Ever since ancient times, humans have dreamed of creating machines that could think and act like them. They imagined artificial beings that could perform tasks, solve problems, and even create art. They told stories and myths about these creatures, such as the bronze giant Talos who guarded the island of Crete1, or the golem who was brought to life by a rabbi in Prague2.
But these were only fantasies, until the dawn of the modern era, when science and technology began to make rapid progress. Philosophers and mathematicians tried to understand the nature of human thinking and reasoning, and how it could be represented by symbols and rules. They devised systems of logic, algebra, and calculus that could manipulate abstract concepts and solve complex equations. They wondered if machines could be built that could follow these rules and perform calculations faster and more accurately than humans.
The invention of the programmable digital computer in the 1940s was a breakthrough that made this dream possible. Computers were machines that could store and execute instructions, and process data in binary form. They could perform arithmetic operations at incredible speed, and handle large amounts of information. They were also flexible and adaptable, as they could be programmed to perform different tasks according to different inputs.
Some visionary scientists saw the potential of computers to go beyond mere calculation, and to simulate human intelligence. They asked: Can machines think? Can they learn from data and experience? Can they understand natural language and communicate with humans? Can they play games and solve puzzles? Can they create original and creative content?
These questions gave rise to the field of artificial intelligence, or AI, which was officially founded at a workshop held on the campus of Dartmouth College, USA during the summer of 195632. The conference brought together researchers from various disciplines who shared a common goal: to build machines that could exhibit intelligent behavior. They coined the term “artificial intelligence” to describe this endeavor, and they predicted that it would be achieved in a generation or less.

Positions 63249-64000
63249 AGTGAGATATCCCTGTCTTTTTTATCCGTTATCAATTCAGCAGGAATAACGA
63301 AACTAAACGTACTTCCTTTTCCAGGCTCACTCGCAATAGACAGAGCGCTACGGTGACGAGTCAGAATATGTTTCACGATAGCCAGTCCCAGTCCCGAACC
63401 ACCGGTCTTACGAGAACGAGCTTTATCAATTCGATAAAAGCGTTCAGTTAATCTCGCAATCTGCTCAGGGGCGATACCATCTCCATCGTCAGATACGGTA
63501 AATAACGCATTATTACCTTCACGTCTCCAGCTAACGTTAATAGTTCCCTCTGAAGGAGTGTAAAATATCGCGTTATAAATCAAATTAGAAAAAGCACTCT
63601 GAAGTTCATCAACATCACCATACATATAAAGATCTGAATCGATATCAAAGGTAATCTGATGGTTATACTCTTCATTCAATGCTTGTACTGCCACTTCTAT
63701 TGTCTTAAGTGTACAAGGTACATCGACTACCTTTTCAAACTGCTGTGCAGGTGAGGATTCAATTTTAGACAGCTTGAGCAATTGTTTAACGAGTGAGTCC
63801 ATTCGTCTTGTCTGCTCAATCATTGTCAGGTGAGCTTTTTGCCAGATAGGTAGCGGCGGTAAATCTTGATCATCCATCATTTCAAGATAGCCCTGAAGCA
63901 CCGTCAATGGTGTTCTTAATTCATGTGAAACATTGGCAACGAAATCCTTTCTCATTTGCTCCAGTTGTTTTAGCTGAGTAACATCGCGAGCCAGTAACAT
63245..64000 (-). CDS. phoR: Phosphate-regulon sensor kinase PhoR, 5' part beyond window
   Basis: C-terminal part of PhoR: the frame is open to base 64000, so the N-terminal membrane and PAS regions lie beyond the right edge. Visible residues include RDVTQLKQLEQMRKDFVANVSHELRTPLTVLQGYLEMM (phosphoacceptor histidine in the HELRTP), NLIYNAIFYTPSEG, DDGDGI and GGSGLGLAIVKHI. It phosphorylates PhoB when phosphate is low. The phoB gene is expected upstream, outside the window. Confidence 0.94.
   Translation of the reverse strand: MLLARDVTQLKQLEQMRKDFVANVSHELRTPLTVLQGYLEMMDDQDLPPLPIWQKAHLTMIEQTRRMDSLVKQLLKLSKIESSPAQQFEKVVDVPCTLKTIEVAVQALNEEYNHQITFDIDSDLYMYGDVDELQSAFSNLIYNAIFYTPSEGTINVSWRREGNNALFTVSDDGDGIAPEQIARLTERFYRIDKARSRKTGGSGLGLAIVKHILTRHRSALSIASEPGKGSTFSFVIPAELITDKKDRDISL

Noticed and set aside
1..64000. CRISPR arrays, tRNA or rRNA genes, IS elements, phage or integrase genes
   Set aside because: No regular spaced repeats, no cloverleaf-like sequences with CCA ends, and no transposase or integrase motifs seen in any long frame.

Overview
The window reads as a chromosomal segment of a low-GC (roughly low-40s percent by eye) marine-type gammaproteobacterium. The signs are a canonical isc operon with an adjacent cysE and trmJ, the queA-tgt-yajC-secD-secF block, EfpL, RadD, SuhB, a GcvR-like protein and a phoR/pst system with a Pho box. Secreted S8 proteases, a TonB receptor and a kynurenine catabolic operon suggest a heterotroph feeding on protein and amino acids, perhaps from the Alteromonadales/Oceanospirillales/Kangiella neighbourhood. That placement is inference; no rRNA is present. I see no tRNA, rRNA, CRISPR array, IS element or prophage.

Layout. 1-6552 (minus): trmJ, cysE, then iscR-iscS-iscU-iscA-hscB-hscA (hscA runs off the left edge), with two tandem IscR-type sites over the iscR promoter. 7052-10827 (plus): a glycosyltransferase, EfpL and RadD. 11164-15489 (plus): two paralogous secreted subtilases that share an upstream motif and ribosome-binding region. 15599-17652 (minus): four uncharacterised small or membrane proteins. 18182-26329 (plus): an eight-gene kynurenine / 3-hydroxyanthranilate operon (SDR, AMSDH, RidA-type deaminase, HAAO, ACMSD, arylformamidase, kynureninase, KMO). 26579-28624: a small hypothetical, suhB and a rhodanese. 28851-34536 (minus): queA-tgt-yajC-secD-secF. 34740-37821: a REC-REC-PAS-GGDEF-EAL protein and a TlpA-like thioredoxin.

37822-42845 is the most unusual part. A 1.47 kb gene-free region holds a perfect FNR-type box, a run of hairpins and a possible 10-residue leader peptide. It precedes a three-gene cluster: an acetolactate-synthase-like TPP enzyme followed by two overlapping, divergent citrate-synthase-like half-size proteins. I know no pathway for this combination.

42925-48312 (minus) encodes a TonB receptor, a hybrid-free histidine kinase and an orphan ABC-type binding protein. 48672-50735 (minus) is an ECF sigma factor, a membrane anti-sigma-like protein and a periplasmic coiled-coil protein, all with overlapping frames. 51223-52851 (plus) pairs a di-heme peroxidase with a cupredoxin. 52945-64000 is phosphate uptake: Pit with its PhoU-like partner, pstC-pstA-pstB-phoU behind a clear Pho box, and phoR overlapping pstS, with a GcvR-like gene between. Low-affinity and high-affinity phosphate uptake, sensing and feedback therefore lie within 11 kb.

They were optimistic and ambitious, and they had good reasons to be. They had access to powerful computers and generous funding from governments and corporations. They had developed methods and techniques such as search algorithms, logic programming, neural networks, genetic algorithms, expert systems, natural language processing, computer vision, speech recognition, and machine learning. They had achieved impressive results in various domains such as chess, mathematics, medicine, linguistics, robotics, and art.
But they also faced many challenges and difficulties along the way. They realized that human intelligence was not easy to define or measure, and that it involved many aspects such as emotion, intuition, creativity, common sense, and social skills. They encountered problems that were too hard or too vague for computers to solve, such as understanding natural language or recognizing faces. They struggled with limitations of hardware, software, data, and resources. They faced criticism and skepticism from other scientists, philosophers, politicians, and the public.
They also experienced cycles of hype and disappointment, known as AI winters2. These were periods when AI research lost funding and interest due to unrealistic expectations or failed promises. The first AI winter occurred in the 1970s when AI failed to deliver on its grand vision of general intelligence2. The second AI winter occurred in the late 1980s when AI failed to compete with cheaper and faster alternatives such as statistical methods2.
But AI never died. It always bounced back with new ideas and innovations. It always adapted to new challenges and opportunities. It always benefited from new developments in other fields such as neuroscience, psychology, biology, physics, economics, sociology, and art.
And it always made progress.
In the 21st century, AI has witnessed a resurgence of interest and investment due to several factors such as new methods (such as deep learning), new applications (such as social media), new hardware (such as GPUs), new data (such as big data), new platforms (such as cloud computing), new domains (such as health care), new collaborations (such as open source), new competitions (such as AlphaGo), new ethics (such as fairness), new regulations (such as GDPR), new risks (such as cyberattacks), new opportunities (such as self-driving cars), new challenges (such as climate change), new visions (such as artificial general intelligence), new frontiers (such as artificial life).
AI is now everywhere. It is part of our daily lives. It helps us work smarter, learn faster, play harder, communicate better, create more, explore further.
AI is not a dream anymore.
It is a reality.
And it is only the beginning.